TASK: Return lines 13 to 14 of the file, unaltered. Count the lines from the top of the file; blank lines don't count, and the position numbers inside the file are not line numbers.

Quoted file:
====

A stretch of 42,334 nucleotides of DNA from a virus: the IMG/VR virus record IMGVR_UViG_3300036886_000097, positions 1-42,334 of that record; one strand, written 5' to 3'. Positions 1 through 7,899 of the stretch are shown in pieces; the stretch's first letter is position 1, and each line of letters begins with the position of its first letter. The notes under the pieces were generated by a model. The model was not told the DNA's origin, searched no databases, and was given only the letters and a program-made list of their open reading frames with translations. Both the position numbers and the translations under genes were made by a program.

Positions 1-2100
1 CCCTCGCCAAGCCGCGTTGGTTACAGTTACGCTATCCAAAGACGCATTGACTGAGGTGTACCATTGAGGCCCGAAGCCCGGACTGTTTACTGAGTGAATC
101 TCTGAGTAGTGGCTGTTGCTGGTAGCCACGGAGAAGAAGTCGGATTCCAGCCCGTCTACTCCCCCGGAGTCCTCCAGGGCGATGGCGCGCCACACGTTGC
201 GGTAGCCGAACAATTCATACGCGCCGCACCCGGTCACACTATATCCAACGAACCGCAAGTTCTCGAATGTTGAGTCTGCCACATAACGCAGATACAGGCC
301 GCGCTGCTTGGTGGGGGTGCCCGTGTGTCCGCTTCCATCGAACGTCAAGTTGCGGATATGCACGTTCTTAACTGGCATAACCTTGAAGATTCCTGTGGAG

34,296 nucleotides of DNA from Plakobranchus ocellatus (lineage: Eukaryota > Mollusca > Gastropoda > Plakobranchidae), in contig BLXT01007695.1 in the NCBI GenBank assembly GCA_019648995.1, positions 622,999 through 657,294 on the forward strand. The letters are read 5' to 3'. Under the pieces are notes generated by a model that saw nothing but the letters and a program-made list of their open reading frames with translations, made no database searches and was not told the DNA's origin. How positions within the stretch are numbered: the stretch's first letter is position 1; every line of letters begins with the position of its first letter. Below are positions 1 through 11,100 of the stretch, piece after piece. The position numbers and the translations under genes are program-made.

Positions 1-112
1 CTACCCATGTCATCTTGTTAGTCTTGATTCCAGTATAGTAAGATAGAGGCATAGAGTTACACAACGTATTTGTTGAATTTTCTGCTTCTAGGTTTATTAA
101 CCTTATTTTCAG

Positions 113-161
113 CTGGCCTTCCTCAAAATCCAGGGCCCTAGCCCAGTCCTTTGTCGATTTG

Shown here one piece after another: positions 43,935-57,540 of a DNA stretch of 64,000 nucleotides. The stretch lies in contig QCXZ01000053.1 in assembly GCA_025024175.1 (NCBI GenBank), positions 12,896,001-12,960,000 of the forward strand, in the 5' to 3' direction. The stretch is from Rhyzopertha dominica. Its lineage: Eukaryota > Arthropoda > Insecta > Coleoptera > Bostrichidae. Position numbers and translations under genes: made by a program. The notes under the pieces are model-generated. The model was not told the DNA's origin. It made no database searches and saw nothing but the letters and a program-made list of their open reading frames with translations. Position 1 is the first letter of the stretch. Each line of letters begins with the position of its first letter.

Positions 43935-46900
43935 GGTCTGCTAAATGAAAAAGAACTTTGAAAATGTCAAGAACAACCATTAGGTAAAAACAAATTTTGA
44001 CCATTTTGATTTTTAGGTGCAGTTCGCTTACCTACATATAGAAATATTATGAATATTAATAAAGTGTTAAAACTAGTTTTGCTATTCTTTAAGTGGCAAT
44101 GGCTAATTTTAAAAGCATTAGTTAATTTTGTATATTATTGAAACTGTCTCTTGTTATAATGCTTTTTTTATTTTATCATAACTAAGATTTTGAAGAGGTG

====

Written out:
Shown here one piece after another: positions 43,935-57,540 of a DNA stretch of 64,000 nucleotides. The stretch lies in contig QCXZ01000053.1 in assembly GCA_025024175.1 (NCBI GenBank), positions 12,896,001-12,960,000 of the forward strand, in the 5' to 3' direction. The stretch is from Rhyzopertha dominica. Its lineage: Eukaryota > Arthropoda > Insecta > Coleoptera > Bostrichidae. Position numbers and translations under genes: made by a program. The notes under the pieces are model-generated. The model was not told the DNA's origin. It made no database searches and saw nothing but the letters and a program-made list of their open reading frames with translations. Position 1 is the first letter of the stretch. Each line of letters begins with the position of its first letter.

Positions 43935-46900